Melting Arctic could cost world trillions

  • 25/04/2017

The Arctic's quickening melt could cost the world economy trillions of dollars this century, an international study has found.

The region's warmer and wetter shift is melting permafrost under buildings from Siberia to Alaska, raising world sea levels and disrupting temperature patterns further south, the report said.

Some 90 scientists contributed to the study commissioned by the Arctic Council, which groups the United States, Russia, Canada, Sweden, Denmark, Norway, Finland and Iceland.

They have urged governments with interests in the Arctic to cut greenhouse gas emissions.

"The Arctic is warming faster than any other region on Earth, and rapidly becoming a warmer, wetter and more variable environment," the report said.

"Increasing greenhouse gas emissions from human activities are the primary underlying cause."

Walt Meier, a NASA scientist who was among the authors, said there was new evidence since 2011 that the thickest Arctic sea ice, which survives multiple summers, was breaking up.

"Multi-year ice used to be a big consolidated pack," he told Reuters.

"It's almost like a big thick ice cube versus a bunch of crushed ice. When you warm the water, the crushed ice melts a lot quicker."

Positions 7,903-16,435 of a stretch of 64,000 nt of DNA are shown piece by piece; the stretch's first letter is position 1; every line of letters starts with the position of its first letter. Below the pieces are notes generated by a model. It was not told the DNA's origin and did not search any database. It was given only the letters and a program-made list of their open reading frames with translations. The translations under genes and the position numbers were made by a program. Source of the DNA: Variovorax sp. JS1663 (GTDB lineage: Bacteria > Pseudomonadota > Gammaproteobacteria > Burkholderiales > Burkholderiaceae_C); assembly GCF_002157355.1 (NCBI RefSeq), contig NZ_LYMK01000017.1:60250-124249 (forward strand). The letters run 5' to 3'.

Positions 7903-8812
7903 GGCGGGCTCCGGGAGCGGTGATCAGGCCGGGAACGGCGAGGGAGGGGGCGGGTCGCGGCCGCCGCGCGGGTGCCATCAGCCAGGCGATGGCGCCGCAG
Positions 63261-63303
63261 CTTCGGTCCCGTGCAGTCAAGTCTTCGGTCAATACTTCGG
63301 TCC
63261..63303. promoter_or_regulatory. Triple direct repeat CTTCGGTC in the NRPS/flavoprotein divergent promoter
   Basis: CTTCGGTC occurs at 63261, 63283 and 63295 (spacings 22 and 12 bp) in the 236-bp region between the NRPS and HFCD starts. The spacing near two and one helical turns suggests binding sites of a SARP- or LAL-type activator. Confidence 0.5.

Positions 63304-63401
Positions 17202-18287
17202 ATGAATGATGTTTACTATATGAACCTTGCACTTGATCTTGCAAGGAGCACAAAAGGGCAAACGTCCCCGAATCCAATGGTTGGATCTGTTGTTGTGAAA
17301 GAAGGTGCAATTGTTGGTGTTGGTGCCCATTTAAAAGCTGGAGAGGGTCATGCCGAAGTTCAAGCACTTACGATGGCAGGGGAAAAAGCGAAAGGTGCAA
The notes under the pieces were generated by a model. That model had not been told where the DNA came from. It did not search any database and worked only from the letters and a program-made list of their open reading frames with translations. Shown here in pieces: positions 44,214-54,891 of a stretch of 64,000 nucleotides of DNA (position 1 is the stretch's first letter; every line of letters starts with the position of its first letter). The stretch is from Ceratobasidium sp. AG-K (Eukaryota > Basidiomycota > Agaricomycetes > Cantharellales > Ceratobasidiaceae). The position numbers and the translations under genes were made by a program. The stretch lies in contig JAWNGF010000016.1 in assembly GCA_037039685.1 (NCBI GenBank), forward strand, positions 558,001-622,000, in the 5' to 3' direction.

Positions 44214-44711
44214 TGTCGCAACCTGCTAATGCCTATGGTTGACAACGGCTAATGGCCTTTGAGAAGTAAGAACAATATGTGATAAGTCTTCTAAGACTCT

Arctic warming could have a cumulative net cost of between US$7 trillion (NZ$10 trillion) and US$90 trillion (NZ$128 trillion) from 2010-2100, with harm exceeding benefits such as easier access to oil and gas exploration and shipping, the report said.

Sea ice on the Arctic Ocean, which shrank to a record low in 2012, could disappear in summers by the 2030s, quicker than many earlier projections, it continued.

The period from 2011-2015 was the warmest since records began in 1900.

Rare warmth and spring floods closed the highway to Alaska's North Slope oilfields for three weeks in 2015.

The Arctic is warming at an accelerated rate as disappearing ice gets replaced by darker-coloured sea water which in turn absorbs more of the sun's heat.

The report urges Arctic states to lead global efforts to reach an early, ambitious and full implementation of the 2015 Paris Agreement.